Sluiceway of Laguna Dam, 2017 photo by author
Construction of Laguna Dam, the first dam across the Colorado River, began in July 1905; plagued by contractor and supply problems, plus flooding, it was completed in March 1909. During its planning, core samples had shown the dam site was layer upon layer of silt carried down by the river over the ages, so a conventional dam design could not be used. US Reclamation Service engineers ultimately based the design on a weir dam on the Jumna (Yuamna) River in northern India that was successfully built on silt (USBR, 1902-1923, was the predecessor to the US Bureau of Reclamation).
Laguna Dam from California side, circa 1910 US Bureau of Reclamation photo, National Archives
Located north of Yuma, its principal gate (bottom width 116′) was built on the western (California) side of the river to divert water into a canal that carried water down the western side of the River until it was opposite the town of Yuma, where it was directed into a twelve foot siphon that went under the River to carry irrigation to the Yuma Valley in Arizona. Water was also diverted to Fort Yuma Resesrvation and the Bard Valley in California.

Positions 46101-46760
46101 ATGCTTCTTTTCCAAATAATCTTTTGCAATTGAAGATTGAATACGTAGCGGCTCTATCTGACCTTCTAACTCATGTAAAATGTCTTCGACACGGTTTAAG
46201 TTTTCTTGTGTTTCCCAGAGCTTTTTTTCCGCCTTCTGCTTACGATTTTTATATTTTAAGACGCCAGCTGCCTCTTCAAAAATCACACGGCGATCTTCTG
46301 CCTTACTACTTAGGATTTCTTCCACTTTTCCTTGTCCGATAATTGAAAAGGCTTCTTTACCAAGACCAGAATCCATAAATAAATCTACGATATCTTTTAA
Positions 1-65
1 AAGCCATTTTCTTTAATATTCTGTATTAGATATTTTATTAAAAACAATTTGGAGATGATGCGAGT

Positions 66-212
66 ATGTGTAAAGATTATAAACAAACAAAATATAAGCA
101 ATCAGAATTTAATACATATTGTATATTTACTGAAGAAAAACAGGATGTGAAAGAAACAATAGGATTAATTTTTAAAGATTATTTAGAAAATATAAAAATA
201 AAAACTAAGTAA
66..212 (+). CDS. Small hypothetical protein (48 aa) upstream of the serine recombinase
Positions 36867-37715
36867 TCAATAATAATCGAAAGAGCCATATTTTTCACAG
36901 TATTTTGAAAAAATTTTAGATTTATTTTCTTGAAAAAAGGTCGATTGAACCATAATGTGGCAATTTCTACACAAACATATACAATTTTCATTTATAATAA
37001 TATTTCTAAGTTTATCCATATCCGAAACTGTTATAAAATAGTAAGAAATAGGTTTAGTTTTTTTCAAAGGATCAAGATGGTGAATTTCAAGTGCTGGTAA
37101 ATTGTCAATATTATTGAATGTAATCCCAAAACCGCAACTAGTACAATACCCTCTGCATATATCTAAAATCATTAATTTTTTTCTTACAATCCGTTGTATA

“Ground hags” working in the siphon during construction US Bureau of Reclamation photo, National Archives
Connected by a weir dam across the river bed that raised the water level 10–13 feet, on the eastern side was a smaller gate (bottom width 42′) and canal to carry water to agriculture in Arizona along the Gila River. Both sluicegates were based on bedrock & paved with concrete.
View of the Colorado River at Laguna today; California sluiceway is on the left. The white stretch of concrete across the river bed is the wier dam; the Arizona gateway is not visible to the left of the photo. The man-made “river” to the right is the All American Canal. US Bureau of Reclamation photo, Yuma project.
Sluiceway on the Arizona side, April 4, 1909. US Bureau of Reclamation photo
Sluiceway on the Arizona side, today. photo by the author
According to the Arizona Sun (2/2/2013), while studying Indian dam construction, the US Reclamation Service also learned about an ancient Hindu Goddess, who had the power to control water and was sometimes represented by a four armed swastika, a symbol that had a history of peace in many cultures going back 9,500-10,000 years; it was not until the 1930s when the Nazis adopted the symbol that it came to stand for evil. Near the eastern gate they built a concrete bridge adorned with swastikas (whirling counter-clockwise) and also some were incised on the sluiceway.
Swastika Bridge on the Arizona side photos by the author
In 1948, Imperial Dam replaced Laguna as the means to divert water to the Yuma Valley (as well as to the new All American Canal). Since then Laguna has served as a sluice gate and regulator for Imperial Dam releases through the main river channel to Mexico.
Much of the infomration in this segment is based on US Bureau of Reclamation and National Park Service sites, and articles in Engineering News, (February 27, 1908 & June 10, 1909) by Edwind D. Vincent, USBR Resident Engineer, Yuma Project.